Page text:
Alexander Calder: Minimal / Maximal
Nationalgalerie Staatliche Museen, Berlin
August 22, 2021 – February 13, 2022
Alexander Calder (1898–1976) has been closely associated with the Neue Nationalgalerie for decades thanks to his masterpiece “Têtes et queue” (1965). Berlin’s first major exhibition of the American Modernist’s work in more than 50 years, “Alexander Calder. Minimal / Maximal” explores the dynamics between size, scale, and space in his oeuvre. The mobiles, stabiles, and standing mobiles on display range from miniature to monumental, juxtaposing Calder’s abstract forms with the strict geometry of Ludwig Mies van der Rohe in a poetic dialogue. The open, experimental approach of the installation – which was specifically conceived for the Neue Nationalgalerie’s glass hall – relies on the participation of visitors, who will be able to experience some of Calder’s works in motion.
The restoration of the Neue Nationalgalerie – undertaken in strict conformity with monument preservation standards – has returned the structure to its original appearance in the 1960s. Today, more than ever, the building shines as an example of a visionary Western Modernism. Perhaps no artist is better suited to inaugurate the building’s reopening than Calder. He and Mies were contemporaries who both had a major influence on the Modernist understanding of art and architecture, and continue to inspire in those disciplines to this day. The principle of openness that marks Mies’s architecture finds similar expression in the complexity of Calder’s work.
“Alexander Calder. Minimal / Maximal” focuses not only on the spectacular diversity of scale in Calder’s work but also on his radical concept of sculpture as an active medium. With the public in mind, Calder used color, form, scale, and movement to create a new kind of interactive sculpture, a “social” art. Whether a work fits in the palm of one’s hand or commands a huge public plaza, it similarly transforms our sense of space.
Utilizing the glass hall’s vast dimensions, the exhibition places particular emphasis on Calder’s large-scale later work. By the 1950s, advances in steel production gave the artist new opportunities in both design and scale. He impressively exploited them in such pieces as “Les Trois Ailes and Les Triangles” (both from 1963) and the show’s central work, “Five Swords” (1976). Its bright red, expressive curves form a striking contrast to Neue Nationalgalerie’s geometric severity, though the two are closely related in their use of steel and monumentality.
Calder’s mobiles also underwent a considerable change in scale after 1950. On display are important works such as Blizzard (1950), Otto’s Mobile (1952), and the newly restored Le Cagoulard (1954) from the Pietzsch Collection. With their moving elements, some quite delicate, the mobiles take command of their surrounding space and subtly but constantly alter it. That spatial transformation and variable composition is achieved equally by the miniature objects that Calder started making in the 1940s. His small-scale stabiles and standing mobiles, which balance kinetic tops on stabile bases, demonstrate that objects lose none of their expressiveness in this tiny format.
During this exhibition, a number of the objects are regularly activated, which is virtually unheard-of in conventional museum shows. This includes one of Calder’s earliest performative works and first hanging mo- bile, “Small Sphere and Heavy Sphere” (1932/1933). Additionally, the small sculptures will be taken out of their display cases at set times and activated an intimate performance not yet given in a museum.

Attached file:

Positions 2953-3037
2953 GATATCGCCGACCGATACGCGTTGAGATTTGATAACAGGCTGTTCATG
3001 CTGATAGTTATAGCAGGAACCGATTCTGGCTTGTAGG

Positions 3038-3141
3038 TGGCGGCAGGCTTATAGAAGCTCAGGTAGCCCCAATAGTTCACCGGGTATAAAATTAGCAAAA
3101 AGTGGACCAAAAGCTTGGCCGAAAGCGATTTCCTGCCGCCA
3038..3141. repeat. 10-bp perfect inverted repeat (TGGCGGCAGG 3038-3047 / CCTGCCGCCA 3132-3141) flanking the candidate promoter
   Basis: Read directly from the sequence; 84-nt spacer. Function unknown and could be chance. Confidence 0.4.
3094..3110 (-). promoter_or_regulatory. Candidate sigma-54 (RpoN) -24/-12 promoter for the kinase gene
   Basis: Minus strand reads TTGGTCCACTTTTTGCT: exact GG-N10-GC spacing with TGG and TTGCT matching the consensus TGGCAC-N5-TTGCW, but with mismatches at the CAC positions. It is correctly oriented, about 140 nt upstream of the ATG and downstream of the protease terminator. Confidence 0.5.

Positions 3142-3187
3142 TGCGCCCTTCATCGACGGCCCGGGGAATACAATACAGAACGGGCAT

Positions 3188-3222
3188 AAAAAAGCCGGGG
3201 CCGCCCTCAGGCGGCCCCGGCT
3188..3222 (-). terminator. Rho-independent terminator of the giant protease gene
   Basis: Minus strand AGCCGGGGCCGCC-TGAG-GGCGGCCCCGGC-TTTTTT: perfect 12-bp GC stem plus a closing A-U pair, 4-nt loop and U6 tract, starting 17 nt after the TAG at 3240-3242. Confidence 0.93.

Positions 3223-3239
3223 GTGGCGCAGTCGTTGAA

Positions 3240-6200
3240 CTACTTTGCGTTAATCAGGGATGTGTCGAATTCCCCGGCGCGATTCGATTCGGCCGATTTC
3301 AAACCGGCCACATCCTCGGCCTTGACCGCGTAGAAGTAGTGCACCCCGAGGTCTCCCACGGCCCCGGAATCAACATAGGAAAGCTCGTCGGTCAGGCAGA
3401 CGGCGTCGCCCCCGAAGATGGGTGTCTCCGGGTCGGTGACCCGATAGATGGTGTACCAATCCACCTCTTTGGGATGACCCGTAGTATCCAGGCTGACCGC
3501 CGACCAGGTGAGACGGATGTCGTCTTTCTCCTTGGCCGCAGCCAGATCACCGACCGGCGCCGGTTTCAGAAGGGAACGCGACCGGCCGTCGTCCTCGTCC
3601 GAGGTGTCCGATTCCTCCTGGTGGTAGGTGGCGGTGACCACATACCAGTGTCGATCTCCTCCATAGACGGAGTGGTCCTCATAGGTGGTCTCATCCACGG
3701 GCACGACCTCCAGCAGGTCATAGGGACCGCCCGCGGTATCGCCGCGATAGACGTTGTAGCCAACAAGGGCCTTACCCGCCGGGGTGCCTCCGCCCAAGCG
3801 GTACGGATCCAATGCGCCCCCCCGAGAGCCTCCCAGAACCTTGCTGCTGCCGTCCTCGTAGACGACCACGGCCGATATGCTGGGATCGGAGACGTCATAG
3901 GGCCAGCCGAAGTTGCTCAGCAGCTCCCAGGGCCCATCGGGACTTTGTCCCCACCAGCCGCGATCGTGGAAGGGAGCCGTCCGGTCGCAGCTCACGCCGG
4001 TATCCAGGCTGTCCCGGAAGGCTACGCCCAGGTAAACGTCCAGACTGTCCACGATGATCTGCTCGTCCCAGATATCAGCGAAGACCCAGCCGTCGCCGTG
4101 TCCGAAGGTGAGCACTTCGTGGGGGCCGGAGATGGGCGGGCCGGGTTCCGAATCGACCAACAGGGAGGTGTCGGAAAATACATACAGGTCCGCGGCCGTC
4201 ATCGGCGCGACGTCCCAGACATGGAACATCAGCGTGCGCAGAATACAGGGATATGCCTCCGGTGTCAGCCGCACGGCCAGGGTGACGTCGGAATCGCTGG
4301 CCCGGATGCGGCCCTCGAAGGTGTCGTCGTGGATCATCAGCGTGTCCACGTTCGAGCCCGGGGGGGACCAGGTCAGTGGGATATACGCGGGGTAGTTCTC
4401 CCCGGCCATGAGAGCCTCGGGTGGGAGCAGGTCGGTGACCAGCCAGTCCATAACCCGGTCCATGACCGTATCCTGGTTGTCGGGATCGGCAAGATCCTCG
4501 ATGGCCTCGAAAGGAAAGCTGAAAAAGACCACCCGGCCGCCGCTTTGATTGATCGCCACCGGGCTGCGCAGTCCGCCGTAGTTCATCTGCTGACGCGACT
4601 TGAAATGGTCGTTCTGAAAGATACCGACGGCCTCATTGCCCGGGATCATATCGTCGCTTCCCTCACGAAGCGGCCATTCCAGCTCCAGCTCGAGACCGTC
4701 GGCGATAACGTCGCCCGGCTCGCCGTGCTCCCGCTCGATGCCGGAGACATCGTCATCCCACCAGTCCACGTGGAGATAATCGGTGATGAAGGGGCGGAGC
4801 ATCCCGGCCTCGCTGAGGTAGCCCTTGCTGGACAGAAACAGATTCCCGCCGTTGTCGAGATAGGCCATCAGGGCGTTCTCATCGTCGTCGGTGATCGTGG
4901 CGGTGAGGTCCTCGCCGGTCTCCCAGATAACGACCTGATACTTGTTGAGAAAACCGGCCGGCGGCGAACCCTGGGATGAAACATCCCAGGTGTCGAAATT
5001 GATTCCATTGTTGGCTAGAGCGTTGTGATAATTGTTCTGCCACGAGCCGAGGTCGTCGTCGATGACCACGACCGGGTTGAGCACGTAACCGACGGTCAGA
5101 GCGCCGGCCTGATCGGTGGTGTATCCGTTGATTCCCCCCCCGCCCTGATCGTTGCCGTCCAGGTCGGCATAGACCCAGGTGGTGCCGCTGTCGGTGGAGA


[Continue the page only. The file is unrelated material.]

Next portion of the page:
This presentation deliberately highlights the opportunity for viewers to engage with the sculptures and their surroundings by moving around them, exploring shifting perspectives, or even “using” them, as in the case of the chess set. Calder created the set on display in 1944 and kept it in his home in Roxbury, Connecticut. A number of facsimile chess sets, published by Cahiers d’Art in collaboration with the Calder Foundation on the occasion of this exhibition, will be made available to chess-playing visitors, to be activated as Calder intended. Special events have been planned in collaboration with the Berlin Chess Association during the run of the show.
Another special event will feature the large standing mobile “Chef d’orchestre” (Performance Facsimile, 1966/2019). On three evenings in the fall and winter, the Berlin Philharmonie will perform American composer Earle Brown’s “Calder Piece” (1963–1966), in which Calder’s sculpture serves both as conductor, setting the tempo, as well as the central percussion instrument.
On the opening days of the exhibition, visitors can admire the Calder BMW Art Car (Artist’s Proof, 1975/2021). Featuring radiant colors and organic forms, the car is but one more testament to the special importance of movement in Calder’s work. It also attests to his conviction that art does not have to be staid and elitist, that it can be something with which one is intimately involved. The lack of exclusivity in the art of Calder aligns him with Mies van der Rohe, whose greatest achievement was freeing architecture from enclosure, opening it up for social engagement.
In addition to works from the Nationalgalerie collection, the exhibition “Alexander Calder. Minimal / Maximal” includes important loans from the Calder Foundation, New York; Musée National d’Art Moderne, Centre Pompidou, Paris; Fondation Beyeler, Riehen/Basel; David and Ezra Nahmad Collection; and Sprengel Museum Hannover. The exhibition’s central work is the monumental sculpture “Five Swords” (1976), which is on view in Europe for the first time thanks to generous support from the Calder Foundation. The exhibition was curated by Joachim Jäger, Udo Kittelmann, and Maike Steinkamp. It was realized in close collaboration with the Calder Foundation, New York.